Review: ‘Grace’ is riveting, provoking, and rightfully daring

If fighting for what you absolutely believe is right, real, and true results in a painful fall from grace, will you take that leap of faith?

At the final scene of Grace, a grimacing old lady drags her feet toward the crowd, her face bearing the pain of persecution. A breathtaking spectacle then ensues—no spoilers for now—and the theater gets consumed by darkness. The crowd stands up and erupts into thunderous applause, which only gets louder as the lights go back on, revealing the powerhouse cast.

It was only the rightful reception for Grace, whose actors brought the story of the 1948 Marian apparitions and rose petal showers in Lipa to life; a story that the late esteemed playwright Floy Quintos developed in a span of eight years, researching, writing, and rediscovering accounts of the Lipa Carmel controversy; a story that powerful forces have sought to repress over the decades.

A standing ovation for the cast of Grace. Photos from Facebook/GRACE in spotlight.

Grace tells the story of the Discalced Carmelite Nuns’ monastery in Lipa—the apparitions of Mary Mediatrix of All Grace and the petal showers that were said to come with miraculous powers. What begins as a jubilant episode for Teresita Castillo (Stella Cañete-Mendoza), the novice who first saw the visions, slowly becomes a fall from grace: with Mother Cecilia of Jesus (Shamaine Centenera-Buencamino) pouring her attention to the new noviate, doubt and envy creep up in the form of Sister Lucia (Missy Maramara).

Sister Agatha (Frances Makil-Ignacio), Monsignor Alfredo (Jojo Cayabyab), and the other devotees, believers of and witnesses to the miracles, get pressured and interrogated by forces above them: Monsignor Rufino Santos (Dennis Marasigan), whose motives for dismissing the apparitions are seemingly linked to the presence and influence of Monsignor Egidio Vagnozzi (Leo Rialp), the papal nuncio or the envoy of the Holy See in the Philippines at the time. And Fr. Angel de Blas (Nelsito Gomez), a man of faith and science, is burdened with the daunting task of choosing between loving the Church at all costs or trusting the certainties of rational thought.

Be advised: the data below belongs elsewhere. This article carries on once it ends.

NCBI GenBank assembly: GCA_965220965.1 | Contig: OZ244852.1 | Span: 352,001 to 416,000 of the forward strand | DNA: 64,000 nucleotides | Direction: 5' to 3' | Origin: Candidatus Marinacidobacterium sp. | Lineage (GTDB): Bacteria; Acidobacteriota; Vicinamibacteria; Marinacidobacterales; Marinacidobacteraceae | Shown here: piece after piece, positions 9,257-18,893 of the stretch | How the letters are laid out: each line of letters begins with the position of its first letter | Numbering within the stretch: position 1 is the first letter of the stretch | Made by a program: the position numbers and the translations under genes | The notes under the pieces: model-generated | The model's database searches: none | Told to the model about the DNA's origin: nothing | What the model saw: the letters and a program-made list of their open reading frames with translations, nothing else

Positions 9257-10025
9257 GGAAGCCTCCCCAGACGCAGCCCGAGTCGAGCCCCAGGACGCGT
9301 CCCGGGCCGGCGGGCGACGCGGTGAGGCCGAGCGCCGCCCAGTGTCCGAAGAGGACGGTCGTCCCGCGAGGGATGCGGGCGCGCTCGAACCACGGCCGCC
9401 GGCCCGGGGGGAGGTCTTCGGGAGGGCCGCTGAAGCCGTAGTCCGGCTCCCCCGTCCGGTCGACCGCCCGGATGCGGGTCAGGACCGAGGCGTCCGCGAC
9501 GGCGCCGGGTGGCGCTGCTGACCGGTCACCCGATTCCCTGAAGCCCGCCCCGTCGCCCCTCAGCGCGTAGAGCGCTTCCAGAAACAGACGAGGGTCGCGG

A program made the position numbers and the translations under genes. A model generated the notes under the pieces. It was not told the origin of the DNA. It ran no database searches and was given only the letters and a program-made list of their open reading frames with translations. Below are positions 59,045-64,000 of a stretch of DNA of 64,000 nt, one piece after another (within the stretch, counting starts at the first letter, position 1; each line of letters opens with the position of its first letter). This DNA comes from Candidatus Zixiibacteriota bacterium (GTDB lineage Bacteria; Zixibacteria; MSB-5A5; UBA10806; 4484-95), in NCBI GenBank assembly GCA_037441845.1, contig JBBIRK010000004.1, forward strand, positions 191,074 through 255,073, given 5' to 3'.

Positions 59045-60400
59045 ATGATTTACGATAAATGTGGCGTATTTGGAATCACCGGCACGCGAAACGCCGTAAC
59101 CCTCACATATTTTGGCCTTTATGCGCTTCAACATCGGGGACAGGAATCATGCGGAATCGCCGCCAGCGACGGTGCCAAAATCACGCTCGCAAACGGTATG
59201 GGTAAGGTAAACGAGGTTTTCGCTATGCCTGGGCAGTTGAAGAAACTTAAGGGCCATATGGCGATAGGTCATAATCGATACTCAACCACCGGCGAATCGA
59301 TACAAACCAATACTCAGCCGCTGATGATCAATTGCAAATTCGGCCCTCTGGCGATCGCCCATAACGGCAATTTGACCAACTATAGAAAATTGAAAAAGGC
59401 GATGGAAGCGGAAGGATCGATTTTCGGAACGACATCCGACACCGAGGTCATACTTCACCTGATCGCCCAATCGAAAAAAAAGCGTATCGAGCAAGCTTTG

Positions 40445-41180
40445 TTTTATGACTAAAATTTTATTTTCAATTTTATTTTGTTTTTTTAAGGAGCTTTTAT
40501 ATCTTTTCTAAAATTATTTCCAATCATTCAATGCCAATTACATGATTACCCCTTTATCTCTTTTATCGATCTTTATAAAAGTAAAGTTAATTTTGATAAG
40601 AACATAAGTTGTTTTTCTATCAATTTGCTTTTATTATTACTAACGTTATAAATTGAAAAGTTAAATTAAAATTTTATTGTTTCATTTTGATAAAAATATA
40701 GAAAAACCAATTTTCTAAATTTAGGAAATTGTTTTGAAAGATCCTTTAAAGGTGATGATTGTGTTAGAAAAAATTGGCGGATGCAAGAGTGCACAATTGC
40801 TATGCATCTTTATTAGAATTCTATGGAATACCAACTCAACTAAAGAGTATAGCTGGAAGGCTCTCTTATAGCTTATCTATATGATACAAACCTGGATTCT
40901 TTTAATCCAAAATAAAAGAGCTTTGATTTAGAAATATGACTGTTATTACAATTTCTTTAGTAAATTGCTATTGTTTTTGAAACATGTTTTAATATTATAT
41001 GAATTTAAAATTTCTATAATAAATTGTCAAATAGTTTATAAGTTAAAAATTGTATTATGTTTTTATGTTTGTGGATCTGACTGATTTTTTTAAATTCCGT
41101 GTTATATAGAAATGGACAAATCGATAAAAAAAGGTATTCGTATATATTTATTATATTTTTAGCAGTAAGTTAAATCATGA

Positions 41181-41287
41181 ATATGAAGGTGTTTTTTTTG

From left: Missy Maramara as Sister Lucia; Frances Makil-Ignacio as Sister Agatha; Shamaine Centenera-Buencamino as Mother Cecilia of Jesus; and Stella Cañete-Mendoza as Teresita Castillo.

At its tense and gripping moments, Grace made me want to jump toward the stage and smack the “princes” of the Church: the men who were doing everything that they could to dismiss the miracles at Lipa Carmel. Of course, that did not happen—nobody in their right mind would do so—but my feelings made me realize at two things: first, the actors were riveting and convincing enough for me to feel sympathy for the oppressed and seething rage toward the oppressors. Second, and more importantly, my anger made me blind toward the more pressing questions and intentions of the play.

From left: Leo Rialp as Monsignor Egidio Vagnozzi; Jojo Cayabyab as Monsignor Alfredo; Nelsito Gomez as Fr. Angel de Blas.

See, I don’t think Grace doesn’t want us to pick sides. The narrative builds each character up in such a way that we can’t sort them black or white. GRACE exposes the intricacies of faith, the politics and power dynamics within a social construct like the church, the boundaries of reason, and limits of the human spirit. In fighting for what they believe is right and real, will the Carmelite nuns break their vows of silence and obedience?

Presented with opportunities to navigate the hierarchies of the Catholic Church with ease, will the bishops turn a blind eye and stifle their conscience? For people of the faith that are also stewards of science, when do they begin going beyond reason and believing in the supernatural? And if a powerful man of the cloth is doing things that may rile others for his “love” of the Catholic Church, can you paint him vividly as an adversary now?

The cast of Grace.

Grace asks you all these questions, but it does not expect you to come out of the theater with definite answers. GRACE transports you to a place where you can—or perhaps, should—confront these uncertainties, even amid—or especially within—a social milieu where criticism toward the church is almost automatically frowned upon.

But perhaps the bigger question that GRACE asks is this: even with the odds stacked against you, if you are so convinced of what is true, right, and real, would you be willing to go as far as falling from grace?

For tickets and more details about GRACE, visit their official Facebook page.

The new lifestyle.